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Film Review: "An Honest Liar" 

"It's okay to fool people as long as you're doing it to teach them a lesson which will better their knowledge of how the world works," James Randi tells us at the outset of "An Honest Liar," an unexpectedly revealing documentary portrait of Randi the man as well as his alter ego, an illusionist known as The Amazing Randi. Directors Tyler Measom and Justin Weinstein thumbnail the now-octogenarian Randi's early life for us -- born in Toronto and inspired by Houdini, Randi carved out a nice little career for himself as a magician, with touring and TV appearances on shows like "Happy Days" -- before narrowing the focus to his post-magic calling as an investigator of those who claim psychic powers.

Most famously, in the early 1970's Randi set out to expose as frauds mentalist Uri Geller ("Do you know how many times Randi tried to ruin my career?" he marvels in his on-camera interview) and faith-healer Peter Popoff, who made a fortune preying on the gullible. Measom and Weinsten provide us satisfying footage of people getting their just desserts (including the otherwise innocent Alice Cooper, whom Randi guillotined on stage during the 1973-74 "Billion Dollar Babies" tour), and we also hear from admiring colleagues like Penn Jillette, and Adam Savage from "Mythbusters."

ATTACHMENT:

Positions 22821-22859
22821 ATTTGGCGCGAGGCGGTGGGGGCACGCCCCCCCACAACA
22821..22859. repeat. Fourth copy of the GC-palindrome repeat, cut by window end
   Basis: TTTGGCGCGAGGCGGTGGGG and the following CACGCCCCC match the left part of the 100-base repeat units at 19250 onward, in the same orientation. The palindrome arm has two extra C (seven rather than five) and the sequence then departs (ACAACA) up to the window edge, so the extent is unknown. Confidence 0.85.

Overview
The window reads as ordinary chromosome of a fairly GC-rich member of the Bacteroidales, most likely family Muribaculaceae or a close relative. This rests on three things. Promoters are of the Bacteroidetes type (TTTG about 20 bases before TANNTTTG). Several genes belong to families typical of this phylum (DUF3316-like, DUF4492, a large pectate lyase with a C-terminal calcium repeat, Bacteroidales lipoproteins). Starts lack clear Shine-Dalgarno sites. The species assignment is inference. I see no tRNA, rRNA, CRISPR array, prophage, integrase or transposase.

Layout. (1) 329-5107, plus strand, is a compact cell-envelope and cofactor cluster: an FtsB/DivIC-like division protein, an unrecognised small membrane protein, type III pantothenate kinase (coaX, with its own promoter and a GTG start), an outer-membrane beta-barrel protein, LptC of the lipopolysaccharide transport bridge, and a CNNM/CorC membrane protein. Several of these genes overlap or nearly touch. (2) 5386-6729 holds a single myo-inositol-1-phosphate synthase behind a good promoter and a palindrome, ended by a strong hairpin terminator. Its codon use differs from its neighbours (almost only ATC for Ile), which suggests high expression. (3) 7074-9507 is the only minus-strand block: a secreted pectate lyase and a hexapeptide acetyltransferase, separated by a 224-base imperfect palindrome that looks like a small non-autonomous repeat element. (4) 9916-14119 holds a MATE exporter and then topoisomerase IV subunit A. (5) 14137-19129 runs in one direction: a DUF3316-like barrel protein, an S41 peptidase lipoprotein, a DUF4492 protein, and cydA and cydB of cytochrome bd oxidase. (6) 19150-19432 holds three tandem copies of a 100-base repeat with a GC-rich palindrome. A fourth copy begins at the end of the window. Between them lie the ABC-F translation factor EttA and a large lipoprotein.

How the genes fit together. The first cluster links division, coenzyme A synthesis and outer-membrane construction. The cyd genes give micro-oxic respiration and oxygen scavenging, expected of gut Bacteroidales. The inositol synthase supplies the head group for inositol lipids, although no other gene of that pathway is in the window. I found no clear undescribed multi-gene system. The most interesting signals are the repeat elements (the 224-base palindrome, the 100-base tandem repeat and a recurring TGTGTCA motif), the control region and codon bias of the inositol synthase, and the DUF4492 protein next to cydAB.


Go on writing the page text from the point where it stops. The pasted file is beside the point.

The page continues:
The film's obvious pro-Randi agenda leaves no doubt about the man's noble intentions, but some of Randi's quests do smack a little of ego rather than a desire to protect people. We also meet José Alvarez, Randi's partner since 1986 in both work and life, though Randi has only been publicly out since 2010. Turns out Alvarez had a thing or two up his own sleeve, and in the film's third act we learn that even the most vigilant can be fooled. But you can ask him about it yourself: The Amazing Randi will be on hand for a Skype discussion following the screening.


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